Twenty-one of the Nigerian schoolgirls kidnapped by Islamic extremist group Boko Haram have been released and reunited with their families. They were held in captivity for two-and-a-half years — and still more girls remain hostages.
According to the AP, the government negotiated this release with Boko Haram to secure the girls’ liberation. The government also facilitated the families’ reunions, presenting the girls en masse to their parents.
The girls were freed on Thursday, and then flown to Nigeria’s capital, Abuja. Their parents, meanwhile, have endured wretched travel conditions to reach them: potholed roads, and the danger of insurgent attacks. They traveled from Chibok, the northeastern town from which the girls were abducted.
Of course, the reunion itself was tremendously joyful.
“I never expected I will see my daughter again, and I pray that those girls still left behind, that God will bring them out safely the way our own daughter came out alive,” said one mother, whose daughter Raha Emmanuel was just released. She spoke to the AP in Hausa, the primary language spoken by those in northern Nigeria.
There is, however, concern that the Boko Haram fighters forced some of the girls into marriage.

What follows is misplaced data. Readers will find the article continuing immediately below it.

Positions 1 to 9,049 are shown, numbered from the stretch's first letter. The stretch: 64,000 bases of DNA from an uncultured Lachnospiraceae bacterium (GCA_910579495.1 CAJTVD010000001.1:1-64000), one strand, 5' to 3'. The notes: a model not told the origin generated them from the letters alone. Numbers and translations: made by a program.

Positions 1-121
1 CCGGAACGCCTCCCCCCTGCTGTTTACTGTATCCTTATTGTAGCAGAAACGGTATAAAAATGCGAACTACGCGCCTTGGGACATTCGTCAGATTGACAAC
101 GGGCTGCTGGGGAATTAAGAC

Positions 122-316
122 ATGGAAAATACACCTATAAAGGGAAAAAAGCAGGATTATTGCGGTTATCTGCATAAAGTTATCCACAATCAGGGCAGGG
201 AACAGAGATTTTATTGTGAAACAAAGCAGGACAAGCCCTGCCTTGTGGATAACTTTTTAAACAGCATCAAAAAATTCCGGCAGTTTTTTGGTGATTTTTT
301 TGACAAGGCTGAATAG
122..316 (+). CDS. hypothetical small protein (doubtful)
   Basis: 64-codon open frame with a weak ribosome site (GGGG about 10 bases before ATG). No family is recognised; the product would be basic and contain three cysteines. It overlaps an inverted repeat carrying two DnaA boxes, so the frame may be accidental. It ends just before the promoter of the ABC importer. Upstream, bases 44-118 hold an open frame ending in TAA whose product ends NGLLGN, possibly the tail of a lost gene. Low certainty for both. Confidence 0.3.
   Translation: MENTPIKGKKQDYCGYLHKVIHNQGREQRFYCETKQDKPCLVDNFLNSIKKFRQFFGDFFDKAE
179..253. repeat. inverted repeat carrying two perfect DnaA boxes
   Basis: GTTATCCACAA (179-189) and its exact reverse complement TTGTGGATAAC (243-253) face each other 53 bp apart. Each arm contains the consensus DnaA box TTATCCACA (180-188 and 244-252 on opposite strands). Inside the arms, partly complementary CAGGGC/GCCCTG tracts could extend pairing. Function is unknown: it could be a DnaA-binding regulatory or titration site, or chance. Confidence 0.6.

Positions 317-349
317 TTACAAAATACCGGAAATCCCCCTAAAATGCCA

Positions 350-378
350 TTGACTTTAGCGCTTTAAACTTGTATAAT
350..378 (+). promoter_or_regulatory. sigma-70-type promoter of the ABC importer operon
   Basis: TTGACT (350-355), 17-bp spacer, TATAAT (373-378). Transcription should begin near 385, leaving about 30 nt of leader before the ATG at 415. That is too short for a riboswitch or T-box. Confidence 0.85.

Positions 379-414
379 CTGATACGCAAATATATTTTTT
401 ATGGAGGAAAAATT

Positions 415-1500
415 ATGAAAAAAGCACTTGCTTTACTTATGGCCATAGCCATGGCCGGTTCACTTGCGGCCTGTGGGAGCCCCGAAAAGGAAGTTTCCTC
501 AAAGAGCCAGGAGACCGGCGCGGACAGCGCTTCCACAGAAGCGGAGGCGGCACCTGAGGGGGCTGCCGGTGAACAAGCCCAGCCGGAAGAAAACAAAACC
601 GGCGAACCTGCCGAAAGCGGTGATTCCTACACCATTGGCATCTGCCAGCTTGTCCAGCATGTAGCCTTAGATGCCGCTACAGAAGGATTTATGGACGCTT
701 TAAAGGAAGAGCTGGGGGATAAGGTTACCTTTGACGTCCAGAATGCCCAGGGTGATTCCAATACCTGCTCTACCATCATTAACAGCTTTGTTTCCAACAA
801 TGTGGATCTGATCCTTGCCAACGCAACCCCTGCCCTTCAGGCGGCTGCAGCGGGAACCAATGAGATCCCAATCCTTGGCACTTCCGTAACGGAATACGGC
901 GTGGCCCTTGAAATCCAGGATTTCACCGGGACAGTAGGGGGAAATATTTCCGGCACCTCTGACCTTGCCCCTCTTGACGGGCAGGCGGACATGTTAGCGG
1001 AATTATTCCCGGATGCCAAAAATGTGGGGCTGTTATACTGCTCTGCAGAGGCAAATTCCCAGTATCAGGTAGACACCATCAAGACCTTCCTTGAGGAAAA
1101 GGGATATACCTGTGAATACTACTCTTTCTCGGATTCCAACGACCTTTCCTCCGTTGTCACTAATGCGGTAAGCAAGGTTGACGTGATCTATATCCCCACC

“Some of them came back with babies,” explained Muta Abana, also in Hausa. He is father to one of the 21 schoolgirls. “[But] think about it, are we going to kill the children? We won’t be able to kill the children because it would be as if we don’t want the girls to come back. God knows why it happened. It’s God’s will.”
One hundred and ninety-seven girls remain in captivity. The Nigerian government is purportedly in talks to procure their freedom as well. It’s not clear how the first 21 were released. According to two military officers, four Boko Haram fighters held by the Nigerian government were exchanged for the girls. However, a Nigerian negotiator who was unsuccessful in his talks with Boko Haram claims that the Swiss government paid a hefty ransom on behalf of the Nigerian government.
Muta Abana has expressed frustration at the way the girls’ kidnapping has been politicized over the last two-and-a-half years.
“People’s children aren’t money,” he said, “people’s children are not clothes you wear to campaign, people’s children are their pride.”
And currently, the paramount priority is tending to the physical and mental health of the 21 newly-liberated girls. Some are emaciated, showing signs of severe malnourishment. Each of them will receive all necessary medical care and attend trauma counseling in an effort to parse the nightmare they endured.